Report card for outgoing gov't ministers

Education, health, and agriculture ministers will not be missed by public

By TALYA HALKIN, DANIEL KENNERMER, , JUDY SIEGEL
January 16, 2006 00:10
1 minute read.
livnat resign sign 298.88

livnat resign sign 298.8. (photo credit: Ariel Jerozolimski)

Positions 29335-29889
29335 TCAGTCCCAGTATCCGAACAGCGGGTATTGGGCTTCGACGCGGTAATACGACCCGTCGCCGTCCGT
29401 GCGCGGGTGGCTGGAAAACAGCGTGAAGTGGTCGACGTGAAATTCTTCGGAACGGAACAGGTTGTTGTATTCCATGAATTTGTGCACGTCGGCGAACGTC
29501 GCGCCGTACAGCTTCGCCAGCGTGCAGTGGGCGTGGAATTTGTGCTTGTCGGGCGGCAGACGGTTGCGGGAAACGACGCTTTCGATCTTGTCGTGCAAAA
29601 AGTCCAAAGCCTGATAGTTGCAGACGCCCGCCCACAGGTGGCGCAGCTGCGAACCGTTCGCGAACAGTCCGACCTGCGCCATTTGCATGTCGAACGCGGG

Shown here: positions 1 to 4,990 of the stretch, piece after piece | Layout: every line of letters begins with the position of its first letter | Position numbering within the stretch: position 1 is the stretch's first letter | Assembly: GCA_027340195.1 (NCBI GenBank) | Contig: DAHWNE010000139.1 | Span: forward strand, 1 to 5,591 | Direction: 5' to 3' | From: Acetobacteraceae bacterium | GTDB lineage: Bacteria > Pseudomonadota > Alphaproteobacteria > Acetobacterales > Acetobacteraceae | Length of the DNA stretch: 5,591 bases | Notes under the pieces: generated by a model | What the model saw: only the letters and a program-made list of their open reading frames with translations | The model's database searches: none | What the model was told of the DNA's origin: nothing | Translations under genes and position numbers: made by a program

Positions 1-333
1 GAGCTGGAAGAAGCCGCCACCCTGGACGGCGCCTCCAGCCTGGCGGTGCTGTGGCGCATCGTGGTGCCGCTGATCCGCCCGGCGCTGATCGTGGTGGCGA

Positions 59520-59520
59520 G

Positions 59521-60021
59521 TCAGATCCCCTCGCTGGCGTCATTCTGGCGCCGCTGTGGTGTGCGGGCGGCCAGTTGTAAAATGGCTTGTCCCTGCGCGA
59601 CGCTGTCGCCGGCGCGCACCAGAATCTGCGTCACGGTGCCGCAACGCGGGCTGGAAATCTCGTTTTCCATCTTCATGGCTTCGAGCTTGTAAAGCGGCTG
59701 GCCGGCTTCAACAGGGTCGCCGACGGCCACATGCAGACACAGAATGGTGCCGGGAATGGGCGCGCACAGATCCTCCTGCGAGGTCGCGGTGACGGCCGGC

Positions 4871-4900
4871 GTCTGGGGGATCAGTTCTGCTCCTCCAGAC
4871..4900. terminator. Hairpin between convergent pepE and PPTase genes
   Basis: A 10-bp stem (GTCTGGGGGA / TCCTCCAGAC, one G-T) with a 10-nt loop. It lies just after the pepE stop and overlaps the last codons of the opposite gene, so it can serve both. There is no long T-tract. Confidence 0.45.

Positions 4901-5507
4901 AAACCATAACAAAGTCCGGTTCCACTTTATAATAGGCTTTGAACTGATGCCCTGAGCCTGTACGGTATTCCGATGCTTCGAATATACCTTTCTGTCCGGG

Livnat tenure saw 16 budget cuts in 5 years Much to the relief of educators, administrators, and the general public, poorly performing education ministers - unlike failed students - are not held back until they improve. Following her resignation from the government, outgoing Education Minister Limor Livnat bade ministry executives farewell on Sunday, citing her lack of personal popularity as evidence of her success in making necessary changes in the country's education system. Yet, while few people would dispute Livnat's status as the country's least popular education minister in recent memory, even fewer would concede that her current lack of popularity is a measure of her success. Read more » Naveh ineffective in pushing reforms There probably won't be many in the Health Ministry and the medical system shedding a tear over the departure of Dan Naveh as health minister. Most of them, who have seen a rapid turnover of health ministers - about 13 in the last two decades - much preferred Naveh's predecessor, Shas's Nissim Dahan, who had to leave when Shas abandoned the coalition. Although he had no medical expertise and is the member of a party not known for its deep involvement in medical issues, Dahan showed great intelligence, commitment and single-minded dedication to the issues as minister, and he continued to fight for patients as an MK, having formed a health lobby in the Knesset. Read more » Most farmers say Katz made their work more difficult Farmers welcomed news of Agriculture Minister Yisrael Katz's abdication Sunday, with one calling his tenure "the period in which relationships within the agricultural sector deteriorated to a low unprecedented under any other agriculture minister." "Katz was a minister whose primary occupation was politics. He forfeited the whole subject of agriculture in Israel," said Israel Farmers Federation secretary-general Yusta Bleier, characterizing his tenure as "tough years" for the sector. The Kibbutz Movement said a "serious break that weakened the entire agricultural sector and made the reality in which farmers operate in Israel even more difficult" formed between Katz and the country's agricultural organizations. Read more »


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